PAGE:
A Very Russian Temperament
by Harriet Buckley, Russian and Czech:-
Despite the fact that I studied Russian for the majority of my time at school and then at university, I had never actually been to Russia until my year abroad and had never met any “real” Russians. Sometimes people in the UK are too quick to judge Russians by their outwardly frosty behaviour instead of trying to understand why they might be like that. I always try to be open-minded about the people in any country I visit and Russia was no exception. I was even more conscious of the fact that I love Russia and all things Russian and so was determined that I had to like the people too.
It is well known that whilst Russians are unfriendly to strangers, they will treat you like a king if they invite you into their house or are your friend. I found this to be overwhelmingly true. I was treated like a celebrity in the small provincial city that I lived in. It seemed like everyone wanted to know who I was and wanted to hear about Oxford, Harry Potter and, of course, the Royal Family. A lot of the students thought that having an English friend was the bee’s knees, especially when I was quite literally the only native English speaking person in the city. I even acquired Russian parents, the head of the International Department and his wife took me under their wing, bought me tickets for the ballet, took me cross country skiing and taught me their family blini (pancake) recipe. I was well and truly overwhelmed by how friendly and willing everyone was to help.
On the reverse side of this were the strangers I encountered on the street. It is entirely true that Russian people do not smile at strangers on the street. A friend once told me that the only people who smile at strangers are creepy old men who are leering at pretty young girls. However, it is not because these people are inherently miserable and unfriendly, it is just the way they are. The climate inevitably plays a huge role in this, six months of snow and temperatures that fall to -50 does not exactly create a smiley atmosphere. History also contributes to this. I won’t go into much detail but years of oppression and the current ever widening gap between the rich and everyone else means that Russians often have very little to smile about. The lack of smiles does not mean that people are unfriendly. They just won’t smile at you when they’re telling you how bold you are to tackle the Petersburg Metro with two suitcase and a rucksack or helping you carry said suitcases up numerous flights of stairs. I never felt that strangers were rude or unkind to me as I struggled around various cities.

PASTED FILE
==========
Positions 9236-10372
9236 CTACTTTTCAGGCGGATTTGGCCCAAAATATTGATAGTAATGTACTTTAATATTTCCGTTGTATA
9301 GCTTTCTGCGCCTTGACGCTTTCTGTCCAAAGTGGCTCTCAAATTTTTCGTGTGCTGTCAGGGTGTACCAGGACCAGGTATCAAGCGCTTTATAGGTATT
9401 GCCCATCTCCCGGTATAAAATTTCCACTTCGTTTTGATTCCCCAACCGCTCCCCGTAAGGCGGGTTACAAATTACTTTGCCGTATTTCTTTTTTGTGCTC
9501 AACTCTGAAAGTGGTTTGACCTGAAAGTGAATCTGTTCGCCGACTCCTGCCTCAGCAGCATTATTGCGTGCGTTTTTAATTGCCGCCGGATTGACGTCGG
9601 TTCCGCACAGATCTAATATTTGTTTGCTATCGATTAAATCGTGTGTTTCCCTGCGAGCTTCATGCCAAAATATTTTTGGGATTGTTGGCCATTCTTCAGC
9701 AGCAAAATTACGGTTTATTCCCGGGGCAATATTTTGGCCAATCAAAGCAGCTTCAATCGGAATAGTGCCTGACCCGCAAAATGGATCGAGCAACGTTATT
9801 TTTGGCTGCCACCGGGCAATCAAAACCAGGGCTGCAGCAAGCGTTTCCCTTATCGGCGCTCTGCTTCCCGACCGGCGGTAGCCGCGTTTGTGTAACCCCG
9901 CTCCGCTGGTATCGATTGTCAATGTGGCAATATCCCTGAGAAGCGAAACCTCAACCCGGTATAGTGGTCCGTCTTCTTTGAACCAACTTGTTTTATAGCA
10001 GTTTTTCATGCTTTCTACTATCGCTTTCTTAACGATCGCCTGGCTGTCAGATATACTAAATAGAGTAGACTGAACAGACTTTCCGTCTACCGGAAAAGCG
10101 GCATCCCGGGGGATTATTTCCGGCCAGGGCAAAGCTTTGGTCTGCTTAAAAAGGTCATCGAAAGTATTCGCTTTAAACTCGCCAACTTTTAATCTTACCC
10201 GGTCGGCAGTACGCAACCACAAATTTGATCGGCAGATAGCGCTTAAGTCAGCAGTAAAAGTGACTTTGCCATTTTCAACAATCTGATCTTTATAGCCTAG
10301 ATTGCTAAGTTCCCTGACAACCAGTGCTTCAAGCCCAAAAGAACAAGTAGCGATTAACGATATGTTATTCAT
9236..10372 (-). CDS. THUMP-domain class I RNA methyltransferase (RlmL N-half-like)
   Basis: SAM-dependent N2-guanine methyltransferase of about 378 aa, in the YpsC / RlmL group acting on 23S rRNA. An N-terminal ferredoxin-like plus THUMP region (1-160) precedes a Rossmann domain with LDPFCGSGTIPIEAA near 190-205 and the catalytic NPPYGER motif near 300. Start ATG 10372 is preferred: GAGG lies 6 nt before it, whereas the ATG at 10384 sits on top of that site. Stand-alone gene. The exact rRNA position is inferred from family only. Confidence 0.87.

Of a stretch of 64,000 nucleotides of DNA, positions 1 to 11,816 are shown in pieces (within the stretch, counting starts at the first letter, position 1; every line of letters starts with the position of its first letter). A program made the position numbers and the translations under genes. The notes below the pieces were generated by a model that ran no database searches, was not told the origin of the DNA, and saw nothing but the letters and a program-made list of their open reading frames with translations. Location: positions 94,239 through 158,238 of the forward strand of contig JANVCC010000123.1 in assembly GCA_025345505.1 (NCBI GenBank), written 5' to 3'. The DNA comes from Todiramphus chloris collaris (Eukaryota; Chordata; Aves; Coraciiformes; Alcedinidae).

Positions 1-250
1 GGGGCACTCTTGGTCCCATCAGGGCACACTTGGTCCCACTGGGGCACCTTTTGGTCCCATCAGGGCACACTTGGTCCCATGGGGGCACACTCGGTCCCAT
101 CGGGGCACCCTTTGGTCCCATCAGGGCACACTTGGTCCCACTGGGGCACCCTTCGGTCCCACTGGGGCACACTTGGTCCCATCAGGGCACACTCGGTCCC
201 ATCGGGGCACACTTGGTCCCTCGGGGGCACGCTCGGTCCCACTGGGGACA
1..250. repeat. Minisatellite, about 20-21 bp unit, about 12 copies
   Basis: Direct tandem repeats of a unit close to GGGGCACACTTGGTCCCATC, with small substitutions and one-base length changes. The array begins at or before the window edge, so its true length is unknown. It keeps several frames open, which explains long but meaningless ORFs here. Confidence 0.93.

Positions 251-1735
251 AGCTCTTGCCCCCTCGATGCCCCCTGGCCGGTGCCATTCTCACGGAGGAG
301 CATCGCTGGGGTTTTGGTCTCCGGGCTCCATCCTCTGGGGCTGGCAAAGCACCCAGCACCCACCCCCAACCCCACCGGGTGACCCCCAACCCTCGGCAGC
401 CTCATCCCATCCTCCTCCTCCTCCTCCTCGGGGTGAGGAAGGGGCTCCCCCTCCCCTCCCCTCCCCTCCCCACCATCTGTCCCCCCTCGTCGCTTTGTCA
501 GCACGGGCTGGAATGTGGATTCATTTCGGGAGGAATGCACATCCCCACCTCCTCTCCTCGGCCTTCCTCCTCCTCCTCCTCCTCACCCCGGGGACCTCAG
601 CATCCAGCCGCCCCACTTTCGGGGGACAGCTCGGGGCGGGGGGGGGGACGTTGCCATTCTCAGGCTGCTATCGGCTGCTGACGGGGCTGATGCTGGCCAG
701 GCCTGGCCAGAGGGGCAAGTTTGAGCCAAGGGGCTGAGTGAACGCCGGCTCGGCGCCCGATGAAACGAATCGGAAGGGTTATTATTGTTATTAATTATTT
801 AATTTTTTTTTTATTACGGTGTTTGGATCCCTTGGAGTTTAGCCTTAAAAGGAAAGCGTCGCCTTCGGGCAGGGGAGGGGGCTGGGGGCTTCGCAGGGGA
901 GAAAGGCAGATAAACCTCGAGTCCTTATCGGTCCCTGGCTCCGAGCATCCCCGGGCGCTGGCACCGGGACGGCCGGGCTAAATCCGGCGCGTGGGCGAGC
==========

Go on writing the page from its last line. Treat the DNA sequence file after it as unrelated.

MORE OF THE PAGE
Once I had visited both Petersburg, Moscow and Yekaterinburg, and had lived in Perm for five months I came to the conclusion that the Russians and the British are more similar than either side would care to admit. The British, by nature, do not smile at strangers on the street, we do help people with luggage or pushchairs on the Underground, we like a drink and we are far more reserved than either the Americans or Australians. Perhaps this is why more than 200,000 Russians now live in London. They feel more comfortable here because the British temperament is more akin to their own. All I could say was that I always felt comfortable in Russia and that I came to consider it my home, a very cold version of home but one more familiar than I could ever have imagined.
It’s been quite a year for Harriet, who before living in Russia was working in the Czech Republic for the first half of her year abroad. We hopefully look forward to her sharing of these experiences in another article soon, but for now check out what she got up to in her blog, From Moravia to the Urals.
For more tales from Russia, try Lewis Spring’s account of the fall of the Rouble rate this year in Roubles aren’t worth peanuts almonds.